JFK tapes show views on politics, sports

October, 3, 2012
10/03/12
11:17
AM ET
John F. KennedyAP Photo/Courtesy of John F. Kennedy Presidential Library)John F. Kennedy looks at a bat with baseball greats, from left, Ted Williams, Eddie Pellagrini and Hank Greenberg in this photo dated April 1946.

At the first of the three presidential debates, Barack Obama and his Republican challenger, Mitt Romney, on Wednesday will be proving something that John F. Kennedy learned more than a half century ago: Presidential politics is a contact sport.

Last month, Kennedy's presidential library released a trove of his tapes to commemorate the release of a two-CD book called "Listening In: The Secret White House Recordings of John F. Kennedy." And one of them, recorded on Jan. 5, 1960, showed Kennedy recognizing how equally brutal sports and politics can be.

The tape was made at a dinner party Kennedy hosted with his wife, Jackie, at their Georgetown mansion three days after the U.S. senator from Massachusetts announced his run for the Democratic Party nomination.

Among the guests was legendary newspaper editor Ben Bradlee. When Bradlee mentioned that running for president was as high-octane as politics got, Kennedy, a Harvard graduate, strained for a comparison until he hit on the Harvard-Yale rivalry. "It's stimulating because & life is a struggle and you're struggling in a tremendous sort of arena," he said. "It's like playing Yale every Saturday, in a sense."

"The president was competitive by nature," says Thomas Putnam, the library's director. "These tapes show that."

The 30-minute tape, which can be heard here, was made on a reel-to-reel recorder by the late Newsweek correspondent James Cannon and discovered in 2008 in the library of Brown University, to which Cannon's family had bequeathed it. Besides showing Kennedy's respect for Yale football, it shows how much of an uphill climb he still thought he had to reach the White House.

Asked by Cannon why he seemed to have so much drive, Kennedy confided that "I'm having the same struggle" as other ambitious Americans, just "in a different sphere." Then he compared himself to the quarterback for the Baltimore Colts.

"Johnny Unitas, he might find it interesting to play in a sandlot team, in front of four people, but he's playing for the world championship," Kennedy said. "I mean, I must say, he must find that very absorbing. I'm not comparing the presidency with that, but I'm just saying that, how could it be more fascinating than to run for president under the obstacles and the hurdles that are before me."

Putnam says the passage shows Kennedy's impatience with the slow pace of politics. "People have observed that he didn't like waiting for his turn," he says. "At that point, he'd already been the youngest person elected to Congress and in the Senate for seven years. Another Senate debate for him would have been a yawn. He wanted to debate for the top job."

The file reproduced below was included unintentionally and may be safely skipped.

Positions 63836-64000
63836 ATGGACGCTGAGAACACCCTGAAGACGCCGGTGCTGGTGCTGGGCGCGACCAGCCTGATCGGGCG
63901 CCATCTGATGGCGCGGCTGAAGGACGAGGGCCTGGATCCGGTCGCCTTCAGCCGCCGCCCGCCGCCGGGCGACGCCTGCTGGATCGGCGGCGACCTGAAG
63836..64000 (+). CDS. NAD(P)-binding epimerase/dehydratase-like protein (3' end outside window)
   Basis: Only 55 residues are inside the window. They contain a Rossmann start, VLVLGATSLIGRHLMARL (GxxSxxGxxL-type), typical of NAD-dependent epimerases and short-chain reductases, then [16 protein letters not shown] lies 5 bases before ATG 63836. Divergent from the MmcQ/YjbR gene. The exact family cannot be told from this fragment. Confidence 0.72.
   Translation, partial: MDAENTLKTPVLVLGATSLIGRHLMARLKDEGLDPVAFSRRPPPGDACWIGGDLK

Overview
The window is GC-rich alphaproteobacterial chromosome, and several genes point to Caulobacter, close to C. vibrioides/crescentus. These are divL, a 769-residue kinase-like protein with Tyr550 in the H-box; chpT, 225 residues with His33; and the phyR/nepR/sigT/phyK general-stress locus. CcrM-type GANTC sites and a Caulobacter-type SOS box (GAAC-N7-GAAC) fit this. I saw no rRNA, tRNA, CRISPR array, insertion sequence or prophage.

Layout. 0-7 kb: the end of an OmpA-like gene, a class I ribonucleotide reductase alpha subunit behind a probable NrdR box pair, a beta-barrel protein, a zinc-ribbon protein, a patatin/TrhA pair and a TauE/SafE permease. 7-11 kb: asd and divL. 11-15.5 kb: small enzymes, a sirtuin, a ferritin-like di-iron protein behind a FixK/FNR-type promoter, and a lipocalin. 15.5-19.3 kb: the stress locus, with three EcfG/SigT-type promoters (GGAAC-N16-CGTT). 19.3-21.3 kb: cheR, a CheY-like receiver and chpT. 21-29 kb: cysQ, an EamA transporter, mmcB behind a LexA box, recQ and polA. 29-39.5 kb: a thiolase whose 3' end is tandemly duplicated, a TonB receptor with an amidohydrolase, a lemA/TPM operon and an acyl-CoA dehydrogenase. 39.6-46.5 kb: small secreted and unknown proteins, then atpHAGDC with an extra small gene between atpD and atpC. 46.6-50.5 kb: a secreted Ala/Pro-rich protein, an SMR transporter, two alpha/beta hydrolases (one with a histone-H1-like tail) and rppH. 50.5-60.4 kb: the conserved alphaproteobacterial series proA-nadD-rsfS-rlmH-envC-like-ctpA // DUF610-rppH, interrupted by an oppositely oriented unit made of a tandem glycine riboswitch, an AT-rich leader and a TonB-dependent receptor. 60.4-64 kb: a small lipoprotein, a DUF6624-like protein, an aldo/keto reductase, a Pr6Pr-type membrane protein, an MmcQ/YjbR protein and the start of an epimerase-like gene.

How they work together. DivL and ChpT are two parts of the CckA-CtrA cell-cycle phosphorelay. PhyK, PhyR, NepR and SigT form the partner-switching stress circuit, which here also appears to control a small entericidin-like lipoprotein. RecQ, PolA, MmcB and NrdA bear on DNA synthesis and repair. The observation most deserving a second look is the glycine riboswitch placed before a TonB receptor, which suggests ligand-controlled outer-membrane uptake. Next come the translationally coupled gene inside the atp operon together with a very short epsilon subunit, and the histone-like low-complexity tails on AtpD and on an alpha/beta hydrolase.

Indeed, after his history-making debates with Richard Nixon that fall, the 43-year-old became the youngest man ever elected president.

Christ, who are we sending over there? Girls?

-- President John F. Kennedy on the U.S. hockey team

There are a few instances of Kennedy following football as president, although not with nearly the famous passion Nixon had for the game. In 1961, Kennedy took a call on his private line from Vince Lombardi wanting to know whether he could grant Paul Hornung a leave from the Army so the Packer could play in the NFL championship game. Kennedy agreed, and Green Bay beat the Giants 37-0. Then the president called Lombardi to congratulate him on the Packers' 1962 title and begged him to coach Army.

Three years later, however, the tapes show a change in Kennedy's view of sports. According to Putnam, he began to view it through the prism of the Cold War as he was straining to beat the Soviet Union in the space race, fighting a proxy war in Vietnam and guarding against Fidel Castro in Cuba. In that environment, something as minor as a loss by the U.S men's hockey team to Sweden was an intolerable embarrassment.

In this March 1963 conversation, he called a close friend who'd been selected to the 1952 Olympic squad, David L. Hackett, to see what could be done.

"Dave, I noticed in the paper this morning where the Swedish team beat the American hockey team, 17 to 2," he said.

The rest of the conversation went like this:

Hackett: Yeah, I saw that.

JFK: Christ, who are we sending over there? Girls?

Hackett: They haven't won a game.

JFK: I know it. I mean, who got them up?

Hackett: I don't know. I can check into it.

JFK: God, we've got some pretty good hockey players, haven't we?

Hackett: Yeah. Well, I think. Yeah.

JFK: I suppose they are all playing on their college teams, are they, or something? I'd like to find out whether it was done ... under what ... who sort of sponsors it and what kind of players they've got, and I think it's a disgrace to have a team that's 17 to 2. That's about as bad as I've ever heard, isn't it?

Hackett: And they have been beaten by everybody by a score almost equal to that.

JFK: So obviously, we shouldn't send a team unless we send a good one. Will you find out about it and let me know?

Hackett: I'll find out about it and let you know.

To see more from the John F. Kennedy Presidential Library's online archives, click here

• Senior writer for ESPN The Magazine
• Author of "Wide Open: Days and Nights on the NASCAR Tour"; the New York Times best-selling "Sex, Lies and Headlocks"; and "Steroid Nation"

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